The Army refused to pay the invoices not because PROTEC didn’t do the work, but because the electronic invoices and reports were submitted late. PROTEC argued that “the government suffered no prejudice from the late electronic reports and invoices because timely paper reports, the maintenance schedule, and the contracting officer representative’s (COR’s) role in arranging emergency repairs allowed the government to verify performance.” The ASBCA agreed with the Army because for “repairs in particular, timely reports and invoices were necessary to verify the time and material charges.” ASBCA’s ruling was short and sweet: “Because PROTEC submitted electronic reports and invoices late, the government properly refused to pay the unpaid invoices.” PROTEC’s arguments to the contrary were not well supported. This decision is a reminder that, in government contracting, submitting invoices and records is just as important as doing the work if a contractor wants to be paid. The ASBCA will not be sympathetic to a claim that seeks payment of late invoices, absent unusual circumstances such as government delay.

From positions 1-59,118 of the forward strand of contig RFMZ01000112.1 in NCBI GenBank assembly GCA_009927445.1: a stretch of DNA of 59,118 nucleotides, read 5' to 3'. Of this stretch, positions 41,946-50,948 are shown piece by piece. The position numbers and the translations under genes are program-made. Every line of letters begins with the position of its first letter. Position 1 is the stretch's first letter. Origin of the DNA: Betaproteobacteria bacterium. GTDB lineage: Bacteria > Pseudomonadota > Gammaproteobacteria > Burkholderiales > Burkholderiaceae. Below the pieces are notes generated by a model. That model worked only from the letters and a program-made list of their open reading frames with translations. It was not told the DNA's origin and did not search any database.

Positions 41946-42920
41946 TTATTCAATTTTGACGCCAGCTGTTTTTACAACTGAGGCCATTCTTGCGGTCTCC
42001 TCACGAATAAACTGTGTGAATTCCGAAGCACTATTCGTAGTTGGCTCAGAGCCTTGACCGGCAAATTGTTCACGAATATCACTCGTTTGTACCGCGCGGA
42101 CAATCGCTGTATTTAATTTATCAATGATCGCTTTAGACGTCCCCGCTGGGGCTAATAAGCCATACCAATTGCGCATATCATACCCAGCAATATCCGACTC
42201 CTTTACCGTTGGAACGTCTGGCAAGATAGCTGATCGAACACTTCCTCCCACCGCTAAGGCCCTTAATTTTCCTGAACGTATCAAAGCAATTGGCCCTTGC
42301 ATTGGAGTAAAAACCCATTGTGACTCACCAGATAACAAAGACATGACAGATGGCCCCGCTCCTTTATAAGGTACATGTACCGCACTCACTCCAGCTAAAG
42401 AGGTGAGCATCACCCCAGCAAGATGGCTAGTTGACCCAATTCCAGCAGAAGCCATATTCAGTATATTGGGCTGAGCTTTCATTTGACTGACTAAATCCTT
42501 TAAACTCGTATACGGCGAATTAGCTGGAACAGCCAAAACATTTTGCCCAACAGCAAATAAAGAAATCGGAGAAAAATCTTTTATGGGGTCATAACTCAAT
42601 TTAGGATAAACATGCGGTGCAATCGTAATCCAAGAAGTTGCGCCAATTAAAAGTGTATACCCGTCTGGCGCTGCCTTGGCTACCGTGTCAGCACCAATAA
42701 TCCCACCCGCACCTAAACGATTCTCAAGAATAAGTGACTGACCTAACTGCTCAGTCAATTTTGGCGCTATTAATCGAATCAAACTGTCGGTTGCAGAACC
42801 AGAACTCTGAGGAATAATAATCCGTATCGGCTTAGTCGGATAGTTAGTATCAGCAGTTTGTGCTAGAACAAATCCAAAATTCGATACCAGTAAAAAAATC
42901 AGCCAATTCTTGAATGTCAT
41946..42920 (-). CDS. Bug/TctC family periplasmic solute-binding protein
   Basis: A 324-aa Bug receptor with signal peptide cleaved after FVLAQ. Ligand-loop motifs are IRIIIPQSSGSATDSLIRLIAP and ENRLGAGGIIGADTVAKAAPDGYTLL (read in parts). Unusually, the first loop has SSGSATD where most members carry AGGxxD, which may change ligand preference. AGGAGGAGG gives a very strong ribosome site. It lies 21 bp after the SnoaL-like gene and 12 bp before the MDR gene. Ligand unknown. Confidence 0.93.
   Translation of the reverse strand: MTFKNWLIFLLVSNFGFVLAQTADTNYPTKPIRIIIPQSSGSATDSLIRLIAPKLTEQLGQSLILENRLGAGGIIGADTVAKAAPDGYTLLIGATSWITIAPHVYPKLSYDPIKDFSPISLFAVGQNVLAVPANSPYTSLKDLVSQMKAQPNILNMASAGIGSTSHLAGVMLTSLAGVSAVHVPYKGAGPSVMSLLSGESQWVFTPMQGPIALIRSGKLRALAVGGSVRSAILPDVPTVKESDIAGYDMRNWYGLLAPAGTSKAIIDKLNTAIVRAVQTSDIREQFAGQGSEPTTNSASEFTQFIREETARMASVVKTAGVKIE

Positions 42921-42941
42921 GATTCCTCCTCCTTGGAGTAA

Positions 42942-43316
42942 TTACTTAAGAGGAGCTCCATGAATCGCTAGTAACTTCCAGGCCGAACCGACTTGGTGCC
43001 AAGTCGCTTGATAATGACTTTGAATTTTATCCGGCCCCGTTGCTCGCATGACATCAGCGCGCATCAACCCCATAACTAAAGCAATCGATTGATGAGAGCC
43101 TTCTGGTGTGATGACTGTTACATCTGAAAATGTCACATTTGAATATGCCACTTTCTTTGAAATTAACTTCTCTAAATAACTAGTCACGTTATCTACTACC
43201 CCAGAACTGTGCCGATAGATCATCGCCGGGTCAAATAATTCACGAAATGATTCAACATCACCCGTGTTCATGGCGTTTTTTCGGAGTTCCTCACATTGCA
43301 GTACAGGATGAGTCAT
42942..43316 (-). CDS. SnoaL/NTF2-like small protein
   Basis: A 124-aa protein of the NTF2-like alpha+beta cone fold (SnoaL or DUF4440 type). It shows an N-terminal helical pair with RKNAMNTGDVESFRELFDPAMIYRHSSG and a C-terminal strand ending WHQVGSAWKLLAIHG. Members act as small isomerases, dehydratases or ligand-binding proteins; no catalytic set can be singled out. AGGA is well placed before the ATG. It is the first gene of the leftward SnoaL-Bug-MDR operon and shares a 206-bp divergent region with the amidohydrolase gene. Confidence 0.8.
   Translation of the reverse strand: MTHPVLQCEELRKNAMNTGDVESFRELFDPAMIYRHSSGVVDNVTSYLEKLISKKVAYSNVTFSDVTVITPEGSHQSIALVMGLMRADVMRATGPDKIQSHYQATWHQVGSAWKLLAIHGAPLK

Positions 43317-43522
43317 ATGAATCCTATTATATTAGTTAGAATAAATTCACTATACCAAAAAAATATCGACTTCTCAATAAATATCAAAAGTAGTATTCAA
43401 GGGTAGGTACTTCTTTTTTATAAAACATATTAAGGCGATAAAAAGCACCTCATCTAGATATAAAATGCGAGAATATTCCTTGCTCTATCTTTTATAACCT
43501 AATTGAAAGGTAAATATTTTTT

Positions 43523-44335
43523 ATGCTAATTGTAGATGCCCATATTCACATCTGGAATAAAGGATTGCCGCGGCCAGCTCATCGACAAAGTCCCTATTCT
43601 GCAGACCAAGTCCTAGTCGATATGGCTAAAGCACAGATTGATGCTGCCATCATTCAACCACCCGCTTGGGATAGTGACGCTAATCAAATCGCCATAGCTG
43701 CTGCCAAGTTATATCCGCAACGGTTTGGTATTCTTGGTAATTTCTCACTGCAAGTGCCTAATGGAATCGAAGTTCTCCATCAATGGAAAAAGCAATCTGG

The government is a reliable customer that pays it bills on time. That is, if the contractor submits an invoice that is correct, on time and per the instructions in the contract. Understandably, government contractors tend to focus on the scope of work but paying attention to the administrative requirements in the contract is equally as important. Shane McCall, attorney with Koprince Law LLC provides an example in case law of a business that did not follow the invoicing instructions in the contract and paid the price.